Once you have submitted your site security plan it will be reviewed and compared against the security vulnerability assessment to determine if you have adequately addressed the protection of the facility in accordance with the risk-based performance standards. Upon approval, DHS will provide a letter that becomes your facility's security operating permit. To ensure your company's continued compliance and adherence to your approved plan, DHS field inspectors will conduct periodic in-depth site audits.
As you are most likely aware, CFATS has a sunset date at the end of October 2009, but the majority of chemical/petrochemical professionals believe it is here to stay in one form or the other. The only options that I see is that it becomes law as it is currently written, or with revisions. It also could be replaced by a different set of regulations like those proposed in the Thompson Bill (HR 5577), which would be stricter then the current IFR. The pressure is currently on the DHS to move quickly to show results under the current CFATS IFR. To do this, the DHS' CFATS staff is expanding, as is its budget. Plans call for DHS to have 10 field offices by the end of this year with a staff of 160, and then an increase to 300 in 2009. The 2008 budget is currently at $50 million, with a 2009 projection of $63 million.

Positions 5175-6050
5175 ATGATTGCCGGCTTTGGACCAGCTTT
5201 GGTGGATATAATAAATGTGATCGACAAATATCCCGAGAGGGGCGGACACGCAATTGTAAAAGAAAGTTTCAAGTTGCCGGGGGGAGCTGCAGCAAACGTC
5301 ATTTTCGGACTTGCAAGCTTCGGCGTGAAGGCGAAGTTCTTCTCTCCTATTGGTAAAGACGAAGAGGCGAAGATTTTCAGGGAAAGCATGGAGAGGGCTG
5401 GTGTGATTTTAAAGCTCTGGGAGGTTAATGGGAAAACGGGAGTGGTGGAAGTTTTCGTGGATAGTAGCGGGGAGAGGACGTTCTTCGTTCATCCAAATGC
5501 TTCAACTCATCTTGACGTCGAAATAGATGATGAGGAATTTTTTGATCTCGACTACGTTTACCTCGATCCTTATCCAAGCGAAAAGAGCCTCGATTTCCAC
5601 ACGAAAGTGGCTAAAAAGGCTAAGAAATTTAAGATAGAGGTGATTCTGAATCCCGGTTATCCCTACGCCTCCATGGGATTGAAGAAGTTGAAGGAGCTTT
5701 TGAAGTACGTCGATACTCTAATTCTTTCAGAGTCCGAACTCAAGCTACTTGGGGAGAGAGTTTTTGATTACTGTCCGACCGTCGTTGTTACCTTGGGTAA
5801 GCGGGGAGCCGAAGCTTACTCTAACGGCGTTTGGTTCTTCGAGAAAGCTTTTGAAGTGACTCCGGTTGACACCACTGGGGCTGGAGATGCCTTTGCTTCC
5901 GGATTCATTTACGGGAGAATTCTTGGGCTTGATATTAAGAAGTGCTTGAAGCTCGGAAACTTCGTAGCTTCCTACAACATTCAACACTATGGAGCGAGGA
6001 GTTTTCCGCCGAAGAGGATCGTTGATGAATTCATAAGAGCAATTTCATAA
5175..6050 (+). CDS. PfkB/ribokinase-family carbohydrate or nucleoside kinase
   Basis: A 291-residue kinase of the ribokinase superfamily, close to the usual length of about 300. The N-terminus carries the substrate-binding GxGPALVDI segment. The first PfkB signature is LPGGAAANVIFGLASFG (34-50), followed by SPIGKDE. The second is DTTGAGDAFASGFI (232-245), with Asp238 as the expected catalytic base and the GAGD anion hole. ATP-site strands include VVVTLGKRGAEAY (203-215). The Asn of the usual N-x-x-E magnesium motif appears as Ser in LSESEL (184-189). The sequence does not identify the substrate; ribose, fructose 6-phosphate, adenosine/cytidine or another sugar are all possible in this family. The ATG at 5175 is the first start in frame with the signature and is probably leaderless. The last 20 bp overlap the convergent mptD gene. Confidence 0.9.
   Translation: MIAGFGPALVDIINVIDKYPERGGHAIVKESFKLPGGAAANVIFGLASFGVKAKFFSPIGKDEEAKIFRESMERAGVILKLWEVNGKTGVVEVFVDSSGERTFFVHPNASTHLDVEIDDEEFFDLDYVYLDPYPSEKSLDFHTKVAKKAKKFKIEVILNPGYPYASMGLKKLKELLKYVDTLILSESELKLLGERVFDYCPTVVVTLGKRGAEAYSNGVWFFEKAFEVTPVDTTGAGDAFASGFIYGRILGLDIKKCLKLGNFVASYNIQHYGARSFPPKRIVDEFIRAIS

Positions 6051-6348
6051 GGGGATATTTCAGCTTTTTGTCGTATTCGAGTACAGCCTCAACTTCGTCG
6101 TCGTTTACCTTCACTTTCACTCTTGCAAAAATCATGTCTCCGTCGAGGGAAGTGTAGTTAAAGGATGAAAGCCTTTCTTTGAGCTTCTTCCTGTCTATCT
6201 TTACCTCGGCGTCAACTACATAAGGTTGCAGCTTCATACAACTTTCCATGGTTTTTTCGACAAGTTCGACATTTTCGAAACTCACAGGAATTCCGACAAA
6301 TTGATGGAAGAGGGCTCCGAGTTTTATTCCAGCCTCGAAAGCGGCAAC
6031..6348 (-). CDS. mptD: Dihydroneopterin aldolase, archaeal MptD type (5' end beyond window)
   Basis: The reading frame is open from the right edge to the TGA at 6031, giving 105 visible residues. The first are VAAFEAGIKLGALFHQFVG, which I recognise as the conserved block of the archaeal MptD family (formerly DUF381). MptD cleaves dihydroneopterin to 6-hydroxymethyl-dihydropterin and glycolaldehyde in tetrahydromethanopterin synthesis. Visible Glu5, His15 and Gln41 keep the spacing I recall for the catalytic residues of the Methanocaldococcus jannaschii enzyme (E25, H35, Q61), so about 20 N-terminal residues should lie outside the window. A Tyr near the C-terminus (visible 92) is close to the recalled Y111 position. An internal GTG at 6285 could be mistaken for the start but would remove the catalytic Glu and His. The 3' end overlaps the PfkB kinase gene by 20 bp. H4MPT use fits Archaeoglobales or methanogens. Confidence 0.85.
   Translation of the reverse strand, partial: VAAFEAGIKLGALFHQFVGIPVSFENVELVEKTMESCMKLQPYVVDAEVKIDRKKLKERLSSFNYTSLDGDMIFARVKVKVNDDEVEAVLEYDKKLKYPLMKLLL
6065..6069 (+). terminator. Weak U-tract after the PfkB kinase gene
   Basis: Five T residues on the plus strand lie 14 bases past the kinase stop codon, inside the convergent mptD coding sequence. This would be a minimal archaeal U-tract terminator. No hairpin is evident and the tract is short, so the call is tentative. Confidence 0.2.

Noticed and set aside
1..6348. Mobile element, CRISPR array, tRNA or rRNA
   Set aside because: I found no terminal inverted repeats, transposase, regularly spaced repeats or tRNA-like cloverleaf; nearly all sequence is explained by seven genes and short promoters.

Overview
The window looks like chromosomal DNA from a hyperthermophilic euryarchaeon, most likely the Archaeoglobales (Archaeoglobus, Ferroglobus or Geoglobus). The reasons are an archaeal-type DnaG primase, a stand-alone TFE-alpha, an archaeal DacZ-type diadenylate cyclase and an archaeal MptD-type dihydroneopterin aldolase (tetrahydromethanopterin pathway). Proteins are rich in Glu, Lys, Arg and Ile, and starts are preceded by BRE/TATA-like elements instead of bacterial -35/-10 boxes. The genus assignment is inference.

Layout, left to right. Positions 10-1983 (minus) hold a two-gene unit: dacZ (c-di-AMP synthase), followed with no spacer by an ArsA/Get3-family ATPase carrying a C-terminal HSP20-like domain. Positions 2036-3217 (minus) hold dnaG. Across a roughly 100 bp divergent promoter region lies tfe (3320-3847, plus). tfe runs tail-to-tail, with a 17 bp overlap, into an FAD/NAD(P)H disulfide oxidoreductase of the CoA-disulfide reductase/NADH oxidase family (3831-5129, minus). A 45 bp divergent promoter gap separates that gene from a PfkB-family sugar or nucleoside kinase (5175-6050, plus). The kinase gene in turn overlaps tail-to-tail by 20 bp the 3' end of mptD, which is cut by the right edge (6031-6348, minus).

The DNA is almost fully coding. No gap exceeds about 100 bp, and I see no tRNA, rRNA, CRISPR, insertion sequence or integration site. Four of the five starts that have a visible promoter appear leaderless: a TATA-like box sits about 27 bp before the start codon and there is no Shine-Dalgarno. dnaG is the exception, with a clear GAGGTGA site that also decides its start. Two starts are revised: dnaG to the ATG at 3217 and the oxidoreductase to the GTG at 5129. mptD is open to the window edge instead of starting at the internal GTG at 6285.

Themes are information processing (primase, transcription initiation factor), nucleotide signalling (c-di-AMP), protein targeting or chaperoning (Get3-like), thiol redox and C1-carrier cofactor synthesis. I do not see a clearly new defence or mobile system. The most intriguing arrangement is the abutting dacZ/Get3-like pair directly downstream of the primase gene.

As with other critical infrastructures, security requirements for the chemical and petrochemical industry are increasing and becoming more regulated. The final impact this will have on your company is yet to be determined. From my experience in the nuclear utility security industry, I would suggest that your company start to consider security as just another cost of doing business. Making the right choices now in the design of your site security plan will greatly assist you in keeping those costs within reason.
About the author: Richard A. Michau, CPP, is vice president of the chemical/petrochemical division of AlliedBarton Security Services, a premier provider of highly trained security personnel. He can be reached at email@example.com.
[Editor's note: Previous versions of this story indicated that facilities governed under the Maritime Transportation Security Act would be required to complete a Top Screen. That is not the case; facilities governed under the Maritime Transportation Security Act will not be required to complete a Top Screen.]